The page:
Deseret Morning News
Duran Duran is back
The original lineup from the '80s new-wave band hits S.L. Saturday
By Scott Iwasaki
Deseret Morning News
Duran Duran's original members didn't need to get back together at least not for the money.
"We were doing fine," guitarist Andy Taylor said by phone from New York City. "It wasn't about the dollar signs. We all have personal lives that are going well, and we were really comfortable with how our lives were going."
So why the reunion? "Back in 2000 the BBC aired a Duran Duran documentary called 'Wild Boys: The Story of Duran Duran,' " said Taylor. "It kind of pulled our history together in something like 50 minutes. I mean, I looked at it and went, 'Wow! We did all that?'"
One thing the documentary showed was that Duran Duran which took its name from a villain in the 1968 Jane Fonda fantasy film "Barbarella" stood apart from a lot of the 1980s new-wave bands. And this was purposeful by Taylor and the rest of the band, which includes vocalist Simon LeBon, bassist John Taylor, keyboardist Nick Rhodes and drummer Roger Taylor. (As most fans know, none of the Taylors are related.)
"We had a huge following that crossed over styles," said Taylor, who named Jimi Hendrix, Jimmy Page and Eric Clapton as his main idols. "We had a lot of success. Our tours were amazing, and our album sales were incredible. And our fans were global. There really was no explanation of why everyone liked us as much as they did. And that's something you just never forget about."
While LeBon and Rhodes had continued the band in various incarnations since the 1990s, there was always some line of communication between the original members. "When the documentary ran, it seemed like a good time to do something," said Taylor. "And we were all in the right frame of mind and on the same page."
The climate in the music business had been leaning toward a more retro-pop sound, thanks to such '80s-influenced bands as the Sister Scissors, Franz Ferdinand, the Killers and the Thrills. "It was all about timing," said Taylor, "and the fact that all of us were available for this sort of thing."
A BBC documentary in 2000 helped motivate Duran Duran to reunite.
The one thing the band wanted was a new album to promote, said Taylor. "We didn't want to do a reunion and not have anything to show for it. So we wrote and recorded 'Astronaut.' "
"Astronaut" is the first album with the original line-up since 1983's "Seven and the Ragged Tiger." "Recording the album was a new experience for us," said Taylor. "But it came naturally for us. When we were first making records, the technology was very different for its time. There were new recording technologies coming out during the early 1980s, and we learned how to record our records as we went along.
"Making 'Astronaut' was like the same thing. There were new ways to record the album, and we learned how to make the record as we went along. There was a lot of experimenting, and it reminded us of how naive we were back in the early days."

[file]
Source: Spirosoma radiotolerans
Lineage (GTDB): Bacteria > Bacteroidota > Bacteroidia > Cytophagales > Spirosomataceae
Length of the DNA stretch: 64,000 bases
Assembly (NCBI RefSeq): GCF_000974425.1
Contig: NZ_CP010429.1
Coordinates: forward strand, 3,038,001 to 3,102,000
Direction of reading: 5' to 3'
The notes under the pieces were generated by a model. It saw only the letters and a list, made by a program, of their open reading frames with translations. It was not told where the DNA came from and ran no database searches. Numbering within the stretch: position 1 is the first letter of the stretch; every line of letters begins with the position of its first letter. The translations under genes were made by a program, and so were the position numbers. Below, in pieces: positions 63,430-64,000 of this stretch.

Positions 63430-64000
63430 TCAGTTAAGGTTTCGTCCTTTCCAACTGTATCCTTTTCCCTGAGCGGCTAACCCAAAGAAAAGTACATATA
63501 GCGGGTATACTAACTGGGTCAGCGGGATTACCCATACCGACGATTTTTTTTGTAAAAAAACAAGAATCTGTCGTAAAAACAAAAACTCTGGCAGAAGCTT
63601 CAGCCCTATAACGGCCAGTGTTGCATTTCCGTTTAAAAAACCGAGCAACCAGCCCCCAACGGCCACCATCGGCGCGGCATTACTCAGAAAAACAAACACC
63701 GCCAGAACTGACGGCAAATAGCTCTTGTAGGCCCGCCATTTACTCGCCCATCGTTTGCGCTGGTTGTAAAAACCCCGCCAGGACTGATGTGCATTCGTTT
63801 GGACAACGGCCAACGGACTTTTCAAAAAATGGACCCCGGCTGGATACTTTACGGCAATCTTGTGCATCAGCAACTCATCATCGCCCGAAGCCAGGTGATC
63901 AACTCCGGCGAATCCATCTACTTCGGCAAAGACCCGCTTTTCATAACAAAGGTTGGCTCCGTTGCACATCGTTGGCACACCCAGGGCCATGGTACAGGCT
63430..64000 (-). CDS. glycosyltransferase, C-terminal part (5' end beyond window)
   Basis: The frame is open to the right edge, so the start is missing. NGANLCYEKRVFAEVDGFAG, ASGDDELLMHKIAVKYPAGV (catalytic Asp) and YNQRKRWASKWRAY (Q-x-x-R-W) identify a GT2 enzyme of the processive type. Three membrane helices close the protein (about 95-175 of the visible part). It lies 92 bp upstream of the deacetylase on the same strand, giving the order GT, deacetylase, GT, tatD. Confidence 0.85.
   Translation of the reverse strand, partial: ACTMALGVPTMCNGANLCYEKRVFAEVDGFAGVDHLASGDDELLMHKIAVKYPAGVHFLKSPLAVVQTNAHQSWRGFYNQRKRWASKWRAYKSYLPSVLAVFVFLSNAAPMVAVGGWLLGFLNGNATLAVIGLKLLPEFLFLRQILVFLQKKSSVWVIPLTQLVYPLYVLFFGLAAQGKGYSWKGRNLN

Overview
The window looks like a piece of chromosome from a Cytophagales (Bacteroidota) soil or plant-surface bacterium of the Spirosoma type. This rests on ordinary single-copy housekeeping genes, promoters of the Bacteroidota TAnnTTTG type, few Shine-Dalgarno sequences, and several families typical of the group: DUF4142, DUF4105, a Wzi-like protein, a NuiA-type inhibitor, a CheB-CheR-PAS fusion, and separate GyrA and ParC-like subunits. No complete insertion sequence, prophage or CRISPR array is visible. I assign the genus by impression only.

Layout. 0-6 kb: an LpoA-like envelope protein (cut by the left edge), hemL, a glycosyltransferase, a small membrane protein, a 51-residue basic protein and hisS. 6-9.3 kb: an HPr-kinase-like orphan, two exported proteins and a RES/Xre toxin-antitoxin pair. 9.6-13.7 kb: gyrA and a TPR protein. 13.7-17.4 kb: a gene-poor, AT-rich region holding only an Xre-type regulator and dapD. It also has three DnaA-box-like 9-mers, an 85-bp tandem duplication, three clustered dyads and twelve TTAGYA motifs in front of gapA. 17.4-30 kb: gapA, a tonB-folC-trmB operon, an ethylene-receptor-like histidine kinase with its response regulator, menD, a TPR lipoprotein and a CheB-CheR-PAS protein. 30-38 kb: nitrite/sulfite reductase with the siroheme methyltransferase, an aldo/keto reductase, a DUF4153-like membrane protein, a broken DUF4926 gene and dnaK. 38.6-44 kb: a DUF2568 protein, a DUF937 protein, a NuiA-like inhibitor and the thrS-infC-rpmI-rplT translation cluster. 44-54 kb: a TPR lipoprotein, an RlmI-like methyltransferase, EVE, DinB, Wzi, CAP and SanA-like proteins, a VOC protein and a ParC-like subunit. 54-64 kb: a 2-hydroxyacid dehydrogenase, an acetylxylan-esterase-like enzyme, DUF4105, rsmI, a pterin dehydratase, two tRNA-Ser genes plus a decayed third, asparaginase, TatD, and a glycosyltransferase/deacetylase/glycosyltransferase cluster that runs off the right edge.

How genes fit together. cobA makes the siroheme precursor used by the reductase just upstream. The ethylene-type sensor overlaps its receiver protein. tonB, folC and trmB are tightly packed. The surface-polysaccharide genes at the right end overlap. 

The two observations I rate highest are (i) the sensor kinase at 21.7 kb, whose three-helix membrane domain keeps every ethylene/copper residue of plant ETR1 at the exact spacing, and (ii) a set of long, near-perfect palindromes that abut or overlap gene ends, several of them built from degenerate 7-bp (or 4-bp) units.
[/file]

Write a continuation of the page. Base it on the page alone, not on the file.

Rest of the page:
The early days were great for Duran Duran after forming in Birmingham, England, in 1980. By 1982, a year after releasing its self-titled debut, the group released its double-platinum-selling album "Rio." The album yielded the singles "Hungry Like the Wolf," "Save a Prayer" and the title track.
With more exposure, thanks to a little fledgling cable channel called MTV, the band shot to superstardom with videos of "Girls on Film," and later, "Wild Boys."
In 1983 Duran Duran had become a bona fide arena band with "Seven and the Ragged Tiger." The No. 1 hit "The Reflex" and the Top 10 hits "Union of the Snake" and "New Moon on Monday" kept the fans happy. However, in 1984, Andy Taylor and Roger Taylor left the band. And two years later Duran Duran was a trio composed of LeBon, Rhodes and John Taylor. During the interim, the obligatory live album "Arena" was released to mixed reviews.
Andy Taylor and John Taylor formed Power Station in 1985 (with Robert Palmer and Chic's Tony Thompson). Power Station emerged with a remake of T-Rex's "(Bang a Gong) Get It On" and two other Top 40 hits, "Some Like It Hot" and "Communication."
LeBon, Rhodes and Roger Taylor recorded an album as the band Arcadia that same year. That album, "So Red the Rose," which featured guest appearances by Pink Floyd's David Gilmour and jazz artist Herbie Hancock, produced the singles "Election Day" and "Goodbye Is Forever."
Subsequent Duran Duran albums "Notorious" (1986), "Big Thing" (1988), a greatest-hits package "Decade" (1989) and "Liberty" (1990) (with LeBon, Rhodes and John Taylor) charted in the Top 100 of Billboard's Top 200 album charts.
In 1993 the band released what is known as the "Wedding Album" (because of the album's art of a bride). The next year "Thank You" made its bow (an album of covers, which included the Doors' "Crystal Ship," Led Zeppelin's "Thank You," Sly & the Family Stone's "I Wanna Take You Higher" and Bob Dylan's "Lay Lady Lay").
The same Duran Duran trio also recorded "Medazzaland" (1997), the remix album "Strange Behavior" (1999) and "Pop Trash" (2000), with anthologies and greatest-hits releases in between all of which kept the band around, albeit under the radar.
With the band's original-lineup reunion and last year's release of "Astronaut," Duran Duran has gained new fans. "It's quite nice to see families at the concerts," said Andy Taylor, who just turned 44. "Our original fans are bringing their children to the shows. I never thought I'd see that."
Taylor said with a laugh that there are so many songs from the Duran Duran catalog that the group won't be performing any Arcadia or Power Station songs on this tour. "We do start with a short list of songs we have to play. And then we work with others. The list will change throughout the tour.
"We're just happy to be here. It's what motivates us to get out of bed in the morning."
Courtesy Deseret News